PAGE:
If people violate your trust and undermine your market position, why would you keep doing business with them? If, at some point in the future Apple does do business with ATI again, do you think ATI will take keeping things confidential seriously or do you think they'll stupidly lose a giant contract while gaining nothing again? What about all of Apple's other suppliers for components? Do you think they will take confidentiality seriously? By punishing ATI, Apple showed they were serious and would not put up with that kind of stupidity. Now their statements to suppliers are credible instead of hot air.

          • by moderatorrater (1095745) on Tuesday June 12, 2007 @02:41PM (#19480885)

            Yeah, because Apple stock is so low compared to when he took charge.
            Nice fallacious argument. Jobs has done well with the company, but that doesn't mean his arrogance hasn't hurt the company or that the arrogance is stupid. There's no doubt that Steve Jobs has been a great asset, but that doesn't mean he's above criticism (or SEC regulations).
            • Re: (Score:3, Insightful)

              Jobs has done well with the company, but that doesn't mean his arrogance hasn't hurt the company or that the arrogance is stupid.

              One of Jobs major methods of promoting the company is through secrecy and well timed manipulation of the press. Anyone can claim that the move he made hurt the company, but there is no easy way to show it on paper, since it was a long-term strategic move. Thus, you have to judge based upon the overall results.

              There's no doubt that Steve Jobs has been a great asset, but that doesn't mean he's above criticism (or SEC regulations).

              Of course he can be criticized and should be, but I've seen no convincing argument he should be criticized for this particular move. He stood behind his agreement and his partner did not, so he du

              • Apple are lame (Score:3, Insightful)

                by aliquis (678370)
                Considering there will only be read-only support of ZFS now I doubt it was as much as Steve Jobs beeing upset on Schwartz as it was Apple not beeing done with porting and getting ZFS to run which was the problem.
          • Re: (Score:3, Informative)

            by PygmySurfer (442860)
            If, at some point in the future Apple does do business with ATI again, do you think ATI will take keeping things confidential seriously or do you think they'll stupidly lose a giant contract while gaining nothing again?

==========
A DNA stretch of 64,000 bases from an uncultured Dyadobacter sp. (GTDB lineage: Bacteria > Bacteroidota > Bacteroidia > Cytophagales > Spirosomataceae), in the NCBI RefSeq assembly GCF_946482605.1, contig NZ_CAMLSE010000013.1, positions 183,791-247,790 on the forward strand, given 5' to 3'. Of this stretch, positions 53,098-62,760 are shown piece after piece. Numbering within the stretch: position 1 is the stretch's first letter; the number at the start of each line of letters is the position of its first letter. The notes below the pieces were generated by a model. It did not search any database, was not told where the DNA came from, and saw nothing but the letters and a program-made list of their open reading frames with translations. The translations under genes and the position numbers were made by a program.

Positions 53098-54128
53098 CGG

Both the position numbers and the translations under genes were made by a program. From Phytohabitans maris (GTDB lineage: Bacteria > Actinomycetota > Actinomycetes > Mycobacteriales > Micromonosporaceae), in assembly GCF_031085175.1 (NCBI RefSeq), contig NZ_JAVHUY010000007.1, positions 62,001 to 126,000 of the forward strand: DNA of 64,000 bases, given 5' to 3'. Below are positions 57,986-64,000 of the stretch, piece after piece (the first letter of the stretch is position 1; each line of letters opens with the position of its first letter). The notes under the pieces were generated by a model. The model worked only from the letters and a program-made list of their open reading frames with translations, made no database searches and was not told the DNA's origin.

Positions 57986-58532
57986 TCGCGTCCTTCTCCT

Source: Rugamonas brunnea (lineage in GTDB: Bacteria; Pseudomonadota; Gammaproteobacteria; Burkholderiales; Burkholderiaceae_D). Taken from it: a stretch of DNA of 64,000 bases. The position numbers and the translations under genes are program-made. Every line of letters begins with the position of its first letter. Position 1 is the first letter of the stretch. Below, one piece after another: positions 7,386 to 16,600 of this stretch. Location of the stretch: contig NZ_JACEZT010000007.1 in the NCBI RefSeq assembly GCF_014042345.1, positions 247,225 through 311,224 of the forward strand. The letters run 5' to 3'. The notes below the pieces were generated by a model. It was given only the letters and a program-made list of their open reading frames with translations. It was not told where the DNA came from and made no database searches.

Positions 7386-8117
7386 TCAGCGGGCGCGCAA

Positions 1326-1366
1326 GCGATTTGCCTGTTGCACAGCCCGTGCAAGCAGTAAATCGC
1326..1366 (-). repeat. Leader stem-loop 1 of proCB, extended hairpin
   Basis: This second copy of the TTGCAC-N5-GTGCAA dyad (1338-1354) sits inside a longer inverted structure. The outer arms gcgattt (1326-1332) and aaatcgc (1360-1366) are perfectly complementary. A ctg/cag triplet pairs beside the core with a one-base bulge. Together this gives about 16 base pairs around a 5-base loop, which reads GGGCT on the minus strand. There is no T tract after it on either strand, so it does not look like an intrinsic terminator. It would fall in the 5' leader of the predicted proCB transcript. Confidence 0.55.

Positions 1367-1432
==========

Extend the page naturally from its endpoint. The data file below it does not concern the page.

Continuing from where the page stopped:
If? The issue with Jobs dropping ATI occurred in 2000. Apple has been dealing with ATI for several years now (though since the AMD/ATI merger, Apple seems to be using NVidia GPUs in new products).
          • by duffbeer703 (177751) * on Tuesday June 12, 2007 @04:11PM (#19481989)
            <quote>Yeah, because Apple stock is so low compared to when he took charge.</quote>

            Hubris often leads to poor decisions. An arrogant prick who is always right is a hero -- until he's wrong.

            Jobs has done alot of great stuff -- he's a visionary who has beaten cancer and grown an amazing company at the same time. That doesn't mean that he's infallible. The obsession with secrecy costs Apple alot of business -- there are today enterprises that would purchase thousands of Macs, but the needless obsession with secrecy and refusal to listen to some customer desires hurts the company in the long run.
        • Re: (Score:3, Insightful)

          by Genevish (93570)

          Not exactly true. Apple is one of the largest PC manufacturers (and was when they dropped ATI as well). Their OS share may be low, but they are a big hardware maker. (Fourth largest in the September quarter last year: http://news.zdnet.com/2100-9595_22-6127255.html?t a g=nl [zdnet.com]).

          For an OS comparison, a Dell is the same as an Acer is the same a HP. But as for hardware, these are all different.